7 Steps to Creating an Offer that Sells
This post addresses the characteristics of the specific thing you are selling and the way you package and present that information to your prospects, aka your offer. It is what your content marketing and sales process is leading people towards purchasing. A good way to think about what your offer is would be to think about what would appear on the order form for your product or service? If somebody purchased your product or service, what exactly are they buying?
Before you craft your offer you need to be really clear on your ideal client (WHO) for this offer and what is your purpose/goal for your life and your business and this product (WHY), so you can make sure the offer is really in line with that. So, presuming you have your WHO and your WHY handled, the offer is another vital part of the equation, it’s your WHAT.
In spite of this being said seemingly everywhere, I continue to see small-business owners struggle to make sales. And, if you’re not clear about what you are selling, how can you expect your customer to be clear about what they are buying? The simplest way to get sales flowing in is:
The clearer you are about what you’re offering, the better your sales results will be. Following are seven components you need to be thinking about when crafting your offer:
How are you pricing your offer? Are there price tiers? Do you offer an “Early Bird” price?
What’s included in your offer? Outline what people are actually receiving when they buy from you.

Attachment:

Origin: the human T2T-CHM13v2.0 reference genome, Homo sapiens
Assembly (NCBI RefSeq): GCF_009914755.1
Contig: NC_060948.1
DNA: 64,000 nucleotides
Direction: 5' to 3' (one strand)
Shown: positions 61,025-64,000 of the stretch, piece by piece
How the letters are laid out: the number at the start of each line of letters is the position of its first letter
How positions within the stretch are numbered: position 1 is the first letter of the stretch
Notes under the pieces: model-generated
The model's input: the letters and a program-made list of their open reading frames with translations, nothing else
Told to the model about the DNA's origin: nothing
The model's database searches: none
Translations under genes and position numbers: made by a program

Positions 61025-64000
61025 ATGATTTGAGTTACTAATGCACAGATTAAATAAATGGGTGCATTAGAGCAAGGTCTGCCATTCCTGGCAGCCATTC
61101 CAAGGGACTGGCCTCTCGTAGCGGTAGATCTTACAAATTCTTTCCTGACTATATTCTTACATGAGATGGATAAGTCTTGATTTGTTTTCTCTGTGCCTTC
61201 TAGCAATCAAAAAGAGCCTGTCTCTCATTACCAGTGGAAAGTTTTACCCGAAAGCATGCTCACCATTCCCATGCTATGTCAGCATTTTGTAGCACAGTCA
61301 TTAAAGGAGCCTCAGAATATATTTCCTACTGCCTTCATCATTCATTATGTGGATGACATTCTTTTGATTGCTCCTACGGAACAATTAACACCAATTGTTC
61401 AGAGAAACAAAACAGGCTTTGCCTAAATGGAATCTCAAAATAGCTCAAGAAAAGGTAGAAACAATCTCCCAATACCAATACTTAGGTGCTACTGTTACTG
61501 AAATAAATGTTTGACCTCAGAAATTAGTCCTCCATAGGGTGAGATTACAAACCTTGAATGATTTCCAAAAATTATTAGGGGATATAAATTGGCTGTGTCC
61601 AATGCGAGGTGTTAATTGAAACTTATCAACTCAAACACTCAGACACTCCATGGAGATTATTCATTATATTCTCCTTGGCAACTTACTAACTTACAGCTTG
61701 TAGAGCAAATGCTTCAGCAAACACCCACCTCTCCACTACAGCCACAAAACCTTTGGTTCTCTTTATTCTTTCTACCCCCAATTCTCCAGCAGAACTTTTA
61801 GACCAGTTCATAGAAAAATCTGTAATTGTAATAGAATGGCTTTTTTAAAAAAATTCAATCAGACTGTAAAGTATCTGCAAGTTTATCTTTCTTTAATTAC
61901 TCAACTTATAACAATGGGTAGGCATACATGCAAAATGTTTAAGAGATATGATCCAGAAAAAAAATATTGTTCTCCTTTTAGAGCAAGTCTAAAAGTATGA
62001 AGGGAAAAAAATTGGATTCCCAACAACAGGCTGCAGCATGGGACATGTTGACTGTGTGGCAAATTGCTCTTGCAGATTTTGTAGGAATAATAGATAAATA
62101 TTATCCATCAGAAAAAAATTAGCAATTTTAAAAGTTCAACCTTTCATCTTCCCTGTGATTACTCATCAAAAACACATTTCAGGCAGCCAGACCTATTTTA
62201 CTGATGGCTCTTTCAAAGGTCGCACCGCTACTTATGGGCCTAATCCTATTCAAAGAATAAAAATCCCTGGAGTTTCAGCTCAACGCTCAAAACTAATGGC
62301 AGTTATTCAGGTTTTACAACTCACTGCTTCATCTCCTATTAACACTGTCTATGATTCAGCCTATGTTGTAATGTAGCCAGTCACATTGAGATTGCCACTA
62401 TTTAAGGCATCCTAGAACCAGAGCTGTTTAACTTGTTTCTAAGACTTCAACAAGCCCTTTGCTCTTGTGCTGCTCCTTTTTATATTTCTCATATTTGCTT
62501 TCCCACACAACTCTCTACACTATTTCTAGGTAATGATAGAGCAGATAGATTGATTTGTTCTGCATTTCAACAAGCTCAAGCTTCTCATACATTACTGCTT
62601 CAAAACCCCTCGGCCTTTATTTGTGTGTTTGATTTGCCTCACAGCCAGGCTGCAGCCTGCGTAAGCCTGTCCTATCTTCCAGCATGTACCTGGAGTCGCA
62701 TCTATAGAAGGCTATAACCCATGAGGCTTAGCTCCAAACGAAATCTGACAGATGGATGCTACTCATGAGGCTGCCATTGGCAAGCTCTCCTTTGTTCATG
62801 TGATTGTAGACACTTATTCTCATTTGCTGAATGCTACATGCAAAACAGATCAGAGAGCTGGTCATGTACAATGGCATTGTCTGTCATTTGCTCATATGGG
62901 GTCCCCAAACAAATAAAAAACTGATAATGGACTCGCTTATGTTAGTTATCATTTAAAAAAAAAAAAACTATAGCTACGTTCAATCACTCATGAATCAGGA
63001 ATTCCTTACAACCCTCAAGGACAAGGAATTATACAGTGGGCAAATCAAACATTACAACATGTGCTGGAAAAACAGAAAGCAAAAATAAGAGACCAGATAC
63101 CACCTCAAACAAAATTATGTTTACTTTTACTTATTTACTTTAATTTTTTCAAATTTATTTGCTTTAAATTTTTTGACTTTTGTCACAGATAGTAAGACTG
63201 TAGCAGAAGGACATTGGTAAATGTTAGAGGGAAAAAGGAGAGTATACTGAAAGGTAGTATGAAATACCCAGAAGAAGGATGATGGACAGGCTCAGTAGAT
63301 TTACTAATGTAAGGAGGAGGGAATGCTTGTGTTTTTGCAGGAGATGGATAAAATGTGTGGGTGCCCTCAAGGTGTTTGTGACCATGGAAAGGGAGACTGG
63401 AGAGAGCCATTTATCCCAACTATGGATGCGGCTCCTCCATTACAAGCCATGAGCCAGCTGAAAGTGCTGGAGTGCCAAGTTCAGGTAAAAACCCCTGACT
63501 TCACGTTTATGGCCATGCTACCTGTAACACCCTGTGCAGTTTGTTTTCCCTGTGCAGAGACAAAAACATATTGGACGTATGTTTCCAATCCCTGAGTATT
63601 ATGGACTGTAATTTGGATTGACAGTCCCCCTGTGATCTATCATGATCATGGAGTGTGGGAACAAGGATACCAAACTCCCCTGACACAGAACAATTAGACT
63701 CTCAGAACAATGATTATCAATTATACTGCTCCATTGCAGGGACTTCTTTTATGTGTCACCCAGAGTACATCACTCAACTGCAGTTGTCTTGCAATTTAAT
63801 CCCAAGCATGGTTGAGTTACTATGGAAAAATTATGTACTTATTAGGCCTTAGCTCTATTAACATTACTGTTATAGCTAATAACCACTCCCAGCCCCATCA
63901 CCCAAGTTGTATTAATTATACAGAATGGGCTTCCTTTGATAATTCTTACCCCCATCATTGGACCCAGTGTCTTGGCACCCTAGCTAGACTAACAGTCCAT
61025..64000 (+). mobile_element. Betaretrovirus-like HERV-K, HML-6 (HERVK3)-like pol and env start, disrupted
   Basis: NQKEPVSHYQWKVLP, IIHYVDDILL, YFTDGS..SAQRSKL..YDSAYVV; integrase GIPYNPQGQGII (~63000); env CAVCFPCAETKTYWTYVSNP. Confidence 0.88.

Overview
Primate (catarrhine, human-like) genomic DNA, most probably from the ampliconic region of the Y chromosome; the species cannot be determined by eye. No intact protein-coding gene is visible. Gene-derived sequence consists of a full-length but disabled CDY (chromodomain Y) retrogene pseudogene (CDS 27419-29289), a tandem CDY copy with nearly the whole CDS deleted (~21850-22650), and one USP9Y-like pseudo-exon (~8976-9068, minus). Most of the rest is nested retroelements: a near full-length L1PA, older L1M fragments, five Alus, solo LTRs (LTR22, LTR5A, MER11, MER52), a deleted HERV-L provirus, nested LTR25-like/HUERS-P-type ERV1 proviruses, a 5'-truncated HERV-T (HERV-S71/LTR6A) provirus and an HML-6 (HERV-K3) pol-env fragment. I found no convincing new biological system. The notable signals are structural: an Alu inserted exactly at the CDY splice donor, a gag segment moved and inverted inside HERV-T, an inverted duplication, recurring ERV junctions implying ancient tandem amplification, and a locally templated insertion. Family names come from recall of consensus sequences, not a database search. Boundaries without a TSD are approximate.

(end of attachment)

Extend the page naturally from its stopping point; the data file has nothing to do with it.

What are you going to name this offer? Giving your offer a specific name helps to make it distinct.
Are you going to create a unique brand for this offer? This can work well if you are running a special promotion and you want all the marketing that relates to this offer to have a specific look + feel and stand out from your other communications and to stand out in the market place.
What are you doing to minimize your customer’s risk when they accept this offer? This can include guarantees and warranties (things we often forget to tell people to reassure them).
I recommend you include at least one bonus in your offer. These are the things people get as an unexpected extra when they purchase.
How can you bake some type of scarcity in your offer? Perhaps it is based on time limit-- expires on a set date. Or it could be based on quantity (e.g. “only 100 available”). But something needs to happen the end of that period or when those 100 are sold that is seen as a negative consequence (e.g. the price increases, the bonuses are withdrawn, the extended warranty period expires).
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